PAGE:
A Fistful of Fog

The real drugging began in a mental hospital, where I had been brought by my parents, against my will.

I cannot recall the precise timeline of events. I do know specific dates, because I spent specific amount of time in the hospital setting, and I know I celebrated my 17th birthday behind its walls.

I believe the issues began earlier, with the prescription of doxycycline and a summer of heavy exposure to sunlight. My preferred summer habitat was parked in front of my Commodore 64. I was driven into the yard with demands that I mow the entire place, despite my allergies to cut lawn.

That summer led to constant conflicts and my unrelenting desire to hide all day in the bathroom with a novel rather than face or interact with my parents. They were encouraged to take me to a psychiatrist as the depression of my circumstances, exacerbated by the effects of doxycycline, became apparent to my church youth group leader. The psychiatrist prescribed me a generous amount of Trazodone. I wish I could recall exact dosages, but I believe I was taking 100 MG every morning before school, as directed by my parents.

The effects were immediate, but extremely unpleasant. I was always sedated, always in a fog, and nearly always asleep in class by mid-afternoon. This resulted in me losing my position as yearbook editor, something I’d spent the previous year working towards. Additionally, I was removed from the yearbook class entirely, which disrupted my school schedule quite dramatically – I had a full hour of independent study, assigned to me because of my status as yearbook editor, which then became an hour where I did nothing, on top of the new hour where I’d simply been dropped from a class. No one seemed to notice that I was simply sitting, sedated, for half the day. When I complained to my parents, they refused to listen and simply said that I needed time to adjust to the medicine.

When I say the real drugging began in the mental hospital, that would still be several months away. THe Trazodone’s sedative effects were noticed by my friends, who tried the pills. I believe I had 150 MG loaves, which could be broken into three pieces. I generally took 100 MG, or 2/3rds of a pill. I watched a friend, taller and heavier than I was by a few pounds, be reduced to a stumbling, seemingly drunken slurring fool of a person, by taking a single 150 MG pill. After watching him bounce off walls at the mall, I remember beginning to question the wisdom of my psychiatrist.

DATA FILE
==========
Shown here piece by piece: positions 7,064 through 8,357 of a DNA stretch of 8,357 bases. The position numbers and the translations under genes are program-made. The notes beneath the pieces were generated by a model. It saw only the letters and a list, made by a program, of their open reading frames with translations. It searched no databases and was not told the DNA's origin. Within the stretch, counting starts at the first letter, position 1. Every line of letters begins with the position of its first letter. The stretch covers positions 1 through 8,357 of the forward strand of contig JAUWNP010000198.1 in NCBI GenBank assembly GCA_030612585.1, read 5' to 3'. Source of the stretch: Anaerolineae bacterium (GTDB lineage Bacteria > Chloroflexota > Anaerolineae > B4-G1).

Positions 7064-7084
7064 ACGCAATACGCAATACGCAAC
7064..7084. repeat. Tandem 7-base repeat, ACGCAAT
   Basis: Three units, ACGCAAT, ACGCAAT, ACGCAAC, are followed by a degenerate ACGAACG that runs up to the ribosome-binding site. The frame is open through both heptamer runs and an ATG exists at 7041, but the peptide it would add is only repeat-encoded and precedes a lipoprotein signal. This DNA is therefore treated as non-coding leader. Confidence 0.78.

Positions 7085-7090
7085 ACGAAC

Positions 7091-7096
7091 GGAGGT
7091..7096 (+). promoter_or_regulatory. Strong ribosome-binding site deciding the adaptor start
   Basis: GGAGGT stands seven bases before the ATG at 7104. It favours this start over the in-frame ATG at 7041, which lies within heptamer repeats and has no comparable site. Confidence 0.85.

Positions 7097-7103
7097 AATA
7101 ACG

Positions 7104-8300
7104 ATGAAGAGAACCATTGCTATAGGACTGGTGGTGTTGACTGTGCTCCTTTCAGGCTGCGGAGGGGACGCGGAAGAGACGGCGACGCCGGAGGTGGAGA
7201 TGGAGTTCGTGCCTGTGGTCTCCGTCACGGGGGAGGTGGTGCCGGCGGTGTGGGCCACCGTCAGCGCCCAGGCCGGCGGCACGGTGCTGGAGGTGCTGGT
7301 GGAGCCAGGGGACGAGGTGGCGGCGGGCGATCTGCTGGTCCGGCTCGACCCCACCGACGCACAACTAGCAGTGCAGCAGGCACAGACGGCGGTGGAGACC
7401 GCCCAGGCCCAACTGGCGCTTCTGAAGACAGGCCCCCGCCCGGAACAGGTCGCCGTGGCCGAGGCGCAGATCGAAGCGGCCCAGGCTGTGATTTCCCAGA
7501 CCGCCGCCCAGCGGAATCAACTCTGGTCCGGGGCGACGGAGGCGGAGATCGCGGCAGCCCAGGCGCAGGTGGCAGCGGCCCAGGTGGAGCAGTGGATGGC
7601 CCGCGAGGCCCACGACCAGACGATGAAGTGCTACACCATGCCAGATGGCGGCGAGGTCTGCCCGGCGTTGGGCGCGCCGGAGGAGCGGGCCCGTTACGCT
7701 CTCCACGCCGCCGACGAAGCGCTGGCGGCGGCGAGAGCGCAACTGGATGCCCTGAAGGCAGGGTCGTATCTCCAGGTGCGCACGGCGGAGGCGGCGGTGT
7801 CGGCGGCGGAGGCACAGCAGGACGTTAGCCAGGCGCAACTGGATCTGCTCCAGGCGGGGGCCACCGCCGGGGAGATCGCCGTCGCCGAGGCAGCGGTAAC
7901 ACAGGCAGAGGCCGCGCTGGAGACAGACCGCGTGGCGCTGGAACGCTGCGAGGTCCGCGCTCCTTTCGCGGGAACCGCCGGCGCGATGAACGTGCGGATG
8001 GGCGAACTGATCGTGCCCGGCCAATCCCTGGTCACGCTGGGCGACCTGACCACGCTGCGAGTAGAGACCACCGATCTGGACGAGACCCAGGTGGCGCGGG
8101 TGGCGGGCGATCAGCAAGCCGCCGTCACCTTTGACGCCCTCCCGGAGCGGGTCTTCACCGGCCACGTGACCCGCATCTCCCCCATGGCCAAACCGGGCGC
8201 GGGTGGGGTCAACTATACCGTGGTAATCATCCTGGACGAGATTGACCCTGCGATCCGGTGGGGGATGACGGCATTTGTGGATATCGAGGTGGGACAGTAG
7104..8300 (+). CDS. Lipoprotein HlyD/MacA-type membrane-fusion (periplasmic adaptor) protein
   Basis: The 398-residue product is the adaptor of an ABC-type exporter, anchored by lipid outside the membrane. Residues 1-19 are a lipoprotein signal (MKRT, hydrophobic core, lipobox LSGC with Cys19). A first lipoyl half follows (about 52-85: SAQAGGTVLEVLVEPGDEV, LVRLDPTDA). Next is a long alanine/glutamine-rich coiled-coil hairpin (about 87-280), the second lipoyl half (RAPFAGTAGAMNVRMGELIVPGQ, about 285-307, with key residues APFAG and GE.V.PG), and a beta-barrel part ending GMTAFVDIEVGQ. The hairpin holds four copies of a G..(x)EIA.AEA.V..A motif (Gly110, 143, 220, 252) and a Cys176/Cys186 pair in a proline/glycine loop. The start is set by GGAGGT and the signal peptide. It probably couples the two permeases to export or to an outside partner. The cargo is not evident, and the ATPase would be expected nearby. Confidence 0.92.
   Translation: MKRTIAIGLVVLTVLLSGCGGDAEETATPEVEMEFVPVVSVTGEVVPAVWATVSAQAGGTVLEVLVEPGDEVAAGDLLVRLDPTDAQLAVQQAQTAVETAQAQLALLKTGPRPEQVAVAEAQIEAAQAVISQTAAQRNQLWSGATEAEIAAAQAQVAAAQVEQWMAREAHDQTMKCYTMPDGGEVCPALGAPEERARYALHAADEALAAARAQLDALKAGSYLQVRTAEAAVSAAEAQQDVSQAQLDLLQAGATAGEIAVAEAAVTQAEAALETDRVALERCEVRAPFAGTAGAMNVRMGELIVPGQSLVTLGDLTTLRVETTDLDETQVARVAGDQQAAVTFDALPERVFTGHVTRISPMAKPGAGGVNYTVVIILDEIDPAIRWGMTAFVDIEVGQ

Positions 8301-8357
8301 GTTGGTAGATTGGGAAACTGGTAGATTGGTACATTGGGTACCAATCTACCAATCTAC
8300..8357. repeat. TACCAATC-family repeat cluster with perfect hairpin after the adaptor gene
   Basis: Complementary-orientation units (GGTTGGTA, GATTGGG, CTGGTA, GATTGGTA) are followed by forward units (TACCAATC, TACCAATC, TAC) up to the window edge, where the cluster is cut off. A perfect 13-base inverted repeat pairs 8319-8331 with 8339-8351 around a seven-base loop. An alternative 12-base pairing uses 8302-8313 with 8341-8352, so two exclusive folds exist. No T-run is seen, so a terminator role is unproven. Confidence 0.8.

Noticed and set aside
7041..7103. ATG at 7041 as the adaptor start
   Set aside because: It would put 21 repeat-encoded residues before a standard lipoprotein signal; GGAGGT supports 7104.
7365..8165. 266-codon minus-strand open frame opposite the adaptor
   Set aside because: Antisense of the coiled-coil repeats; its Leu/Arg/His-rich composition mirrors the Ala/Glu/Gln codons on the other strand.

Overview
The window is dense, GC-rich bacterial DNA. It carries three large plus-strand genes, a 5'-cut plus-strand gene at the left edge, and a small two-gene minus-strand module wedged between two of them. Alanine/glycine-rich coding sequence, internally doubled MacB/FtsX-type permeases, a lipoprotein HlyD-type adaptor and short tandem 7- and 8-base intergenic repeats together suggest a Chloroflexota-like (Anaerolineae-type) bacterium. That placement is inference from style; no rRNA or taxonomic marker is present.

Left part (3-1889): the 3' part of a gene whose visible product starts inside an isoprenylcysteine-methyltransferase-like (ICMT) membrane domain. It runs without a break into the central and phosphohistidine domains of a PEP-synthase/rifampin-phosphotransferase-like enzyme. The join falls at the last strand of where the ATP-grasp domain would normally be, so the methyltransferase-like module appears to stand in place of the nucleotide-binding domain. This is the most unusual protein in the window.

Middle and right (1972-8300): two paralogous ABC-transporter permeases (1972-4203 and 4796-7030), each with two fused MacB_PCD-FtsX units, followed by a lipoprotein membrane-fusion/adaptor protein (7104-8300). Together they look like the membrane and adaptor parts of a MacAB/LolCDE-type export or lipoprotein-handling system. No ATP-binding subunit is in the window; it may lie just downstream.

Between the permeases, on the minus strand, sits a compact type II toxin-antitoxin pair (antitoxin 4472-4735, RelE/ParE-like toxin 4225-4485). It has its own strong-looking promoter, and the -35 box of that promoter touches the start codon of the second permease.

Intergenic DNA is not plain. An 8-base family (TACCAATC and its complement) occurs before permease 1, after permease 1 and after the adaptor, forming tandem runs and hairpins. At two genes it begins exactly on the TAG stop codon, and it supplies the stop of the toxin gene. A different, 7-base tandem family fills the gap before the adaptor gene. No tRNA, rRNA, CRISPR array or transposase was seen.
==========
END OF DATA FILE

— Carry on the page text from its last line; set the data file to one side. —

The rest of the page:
I had complained about the side effects to my parents, but it was months before I ever returned to the psychiatrist. Even longer before she would consent to changing my prescription. Finally, in the spring, she shifted me to Prozac, telling us it was an experimental drug in a new class of antidepressants that showed a lot of promise in studies. At first, it didn’t produce any side effects, but I didn’t really know if I even felt any effects. By this point, I believe I had begun bloodletting. I know I was cutting a little now and then. The cutting began after I lost the position as yearbook editor. I don’t know if I cut that very day, but I know it didn’t start until after the Trazodone prescription.

In retrospect, forcing me to take pills that were causing me to be sedated, disrupting my academic performance, the ability I had to socialize, and the autonomy I felt over my body, it is not surprising that I found inflicting change to my body was a way to reassert conrol, or perform control, over my body.

Many years later I will have read “A Bright Red Scream,” and come to understand that this was a coping mechanism. At the time, it felt like a way to see if I was awake.

I sought sensation as a test of my presence.

As the Prozac took hold, this confusion about my existence became more pronounced. This was the way my subconscious dealt with the conflicting messages of an adoptee’s existence.

My real mother loved me so much she had to give me up and never see me again.

My identity was founded on this notion – that I was loved enough to be abandonded, and only the parents who adopted me were willing to take me in – that I began as a broken, sinful being, and if they worked hard enough I might be salvaged.

These were the thoughts that I was medicated against.